SUMIT SURI – ON THE CHALLENGES OF ACTING IN THE WILD OCEAN AND ON LIVING HIS DREAM
Posted by barkha on October 11, 2013 | No Comments
There are those who show up in Mumbai, from small cities every day, to make it as actors, struggle, then give up or decide to do something different. Then there are those, whose dream is to just make it to Mumbai and be a part of the film industry, any part. By sheer dint of their hard work, enthusiasm and determination, they find that suddenly they are in front of the camera and instead of getting awed, seize that moment with full gusto. To this category belongs, Rishikesh native, Sumit Suri. You have seen him in Khatron Ke Khiladi, in numerous Ad Films and recently as one of the leads in WARNING. Before the next 6 months are done, Bollywood, is going to see a lot more of this bundle of talent. Here we talk to him:
On the challenges in filming Warning?
The challenges began from the selection process. After passing the acting audition, we had to go through extensive Blood, Medical, ECG tests. Then it was this whole adaption with the water. Initially we were trained in a swimming pool, but then began the real thing. We were taken to Fiji and when we first stepped out to the middle of the ocean, we realized and were scared, by the sheer expanse of the wild water of the South Pacific, all around us. It was totally different from swimming in a pool and also swimming close to a beach. Even Life of Pi was filmed in a tank in a studio; here the real ocean was our studio. First to overcome our fear they took us to the top of the Yacht, which was like 16 feet over the water and said at the count of 3, all of you are going to jump into the ocean. I came from a sports background growing up, so to say that I was not scared, I would be lying, I was very scared, but we all took our leap of faith literally. Those 27 days of being in the Ocean, acting, floating (quite different and more difficult than swimming), avoiding Jelly Fish, having no clue what was floating below us and sometimes filming in the middle of the night, it was one exhausting shoot, but when we wrapped it up, so overwhelming for all of us.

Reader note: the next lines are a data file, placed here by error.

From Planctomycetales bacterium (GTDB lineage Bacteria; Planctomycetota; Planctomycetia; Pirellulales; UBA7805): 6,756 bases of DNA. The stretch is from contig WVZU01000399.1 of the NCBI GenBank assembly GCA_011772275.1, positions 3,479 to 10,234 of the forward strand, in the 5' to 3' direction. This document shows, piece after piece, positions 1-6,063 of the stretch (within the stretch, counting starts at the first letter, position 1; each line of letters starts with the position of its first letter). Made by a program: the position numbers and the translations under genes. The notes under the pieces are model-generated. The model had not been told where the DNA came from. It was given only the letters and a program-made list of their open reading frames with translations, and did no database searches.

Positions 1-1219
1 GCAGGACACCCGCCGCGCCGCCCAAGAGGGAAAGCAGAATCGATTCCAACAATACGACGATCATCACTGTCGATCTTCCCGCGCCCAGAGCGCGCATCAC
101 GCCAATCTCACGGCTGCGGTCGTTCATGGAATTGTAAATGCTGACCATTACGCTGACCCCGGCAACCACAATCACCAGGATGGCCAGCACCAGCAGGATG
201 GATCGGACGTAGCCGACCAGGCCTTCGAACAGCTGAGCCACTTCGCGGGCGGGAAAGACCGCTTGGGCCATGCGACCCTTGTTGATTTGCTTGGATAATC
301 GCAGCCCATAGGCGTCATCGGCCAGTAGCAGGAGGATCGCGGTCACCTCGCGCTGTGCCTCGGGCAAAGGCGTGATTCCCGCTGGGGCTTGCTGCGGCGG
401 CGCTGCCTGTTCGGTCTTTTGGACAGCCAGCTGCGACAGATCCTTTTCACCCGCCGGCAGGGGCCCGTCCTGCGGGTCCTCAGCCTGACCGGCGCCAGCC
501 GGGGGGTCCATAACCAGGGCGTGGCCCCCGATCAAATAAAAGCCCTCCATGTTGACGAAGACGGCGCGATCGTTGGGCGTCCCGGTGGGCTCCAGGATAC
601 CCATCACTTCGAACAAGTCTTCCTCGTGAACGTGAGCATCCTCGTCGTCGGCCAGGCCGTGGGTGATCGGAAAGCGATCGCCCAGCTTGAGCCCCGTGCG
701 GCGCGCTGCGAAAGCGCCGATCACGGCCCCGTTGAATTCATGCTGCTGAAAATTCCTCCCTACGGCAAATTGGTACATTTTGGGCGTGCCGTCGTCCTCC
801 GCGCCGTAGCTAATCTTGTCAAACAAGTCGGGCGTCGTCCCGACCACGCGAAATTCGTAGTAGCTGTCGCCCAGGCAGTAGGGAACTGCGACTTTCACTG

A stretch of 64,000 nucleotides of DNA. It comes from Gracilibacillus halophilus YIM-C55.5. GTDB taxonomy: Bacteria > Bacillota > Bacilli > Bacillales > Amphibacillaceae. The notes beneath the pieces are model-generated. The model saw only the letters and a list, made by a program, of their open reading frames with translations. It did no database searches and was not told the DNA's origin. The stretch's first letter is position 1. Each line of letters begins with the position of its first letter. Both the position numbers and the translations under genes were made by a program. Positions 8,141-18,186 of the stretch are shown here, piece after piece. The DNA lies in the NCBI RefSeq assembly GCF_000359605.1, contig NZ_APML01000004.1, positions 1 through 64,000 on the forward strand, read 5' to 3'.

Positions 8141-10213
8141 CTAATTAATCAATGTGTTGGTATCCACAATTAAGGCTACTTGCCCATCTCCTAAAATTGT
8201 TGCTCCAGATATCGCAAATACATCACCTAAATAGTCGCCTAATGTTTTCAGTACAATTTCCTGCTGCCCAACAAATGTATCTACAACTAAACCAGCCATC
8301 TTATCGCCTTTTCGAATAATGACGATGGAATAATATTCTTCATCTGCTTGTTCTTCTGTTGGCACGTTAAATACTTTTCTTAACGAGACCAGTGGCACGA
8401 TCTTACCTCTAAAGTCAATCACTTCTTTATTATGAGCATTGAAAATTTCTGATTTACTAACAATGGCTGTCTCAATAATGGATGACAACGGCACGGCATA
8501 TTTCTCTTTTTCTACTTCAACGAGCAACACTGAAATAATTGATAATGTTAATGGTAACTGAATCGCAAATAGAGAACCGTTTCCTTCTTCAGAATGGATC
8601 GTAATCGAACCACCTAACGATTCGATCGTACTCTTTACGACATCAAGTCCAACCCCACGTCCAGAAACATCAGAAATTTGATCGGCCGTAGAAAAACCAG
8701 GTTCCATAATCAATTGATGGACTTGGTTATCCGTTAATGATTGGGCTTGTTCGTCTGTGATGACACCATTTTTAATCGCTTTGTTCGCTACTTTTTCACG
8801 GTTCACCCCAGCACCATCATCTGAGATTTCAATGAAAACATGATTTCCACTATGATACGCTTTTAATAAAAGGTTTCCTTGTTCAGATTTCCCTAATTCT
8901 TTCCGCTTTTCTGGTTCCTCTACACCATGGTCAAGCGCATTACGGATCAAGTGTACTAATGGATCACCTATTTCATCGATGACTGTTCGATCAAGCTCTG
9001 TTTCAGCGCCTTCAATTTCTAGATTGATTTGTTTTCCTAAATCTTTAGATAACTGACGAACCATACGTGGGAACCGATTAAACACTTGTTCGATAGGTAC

The most difficult scene of Warning for you?
Definitely the climax when Madhurima and my character have to swim away in the vast expanse. It was a long helicopter shot, so we could not wear floating devices since it would be caught on camera. Also we had to be in the middle of the ocean, as opposed to near the Yacht cause it was again a long shot and in the film, it was us swimming away to determine our own fate. There was no luxury of the word cut and because it was the Magic Hour, for filming, we had to get it right in that one shot. We swam so fast and so furiously that before we realized we were out of sight of the crew boat and even the chopper lost us. Everyone was dead worried and I was exhausted. After what seemed an eternity we saw a boat and heard the chopper. As soon as the boat picked us up, I remember Madhurima fainting and me, just about gasping for breath. That day both of us, almost did not make it.
You seem to have a special attraction to the Ocean?
J That is right, I have done Khatron Ke Khiladi in the first season that they did not use any harness, that Akshay Kumar hosted, which involved the water, then An Ad Film in Dubai for Tata Safari, also involving water and now Warning. Did not plan it that way, but I guess that ‘s the way it has turned out. Plus I am from Rishikesh, so there is always a special relationship with water, the Ganges in my case and water sports too.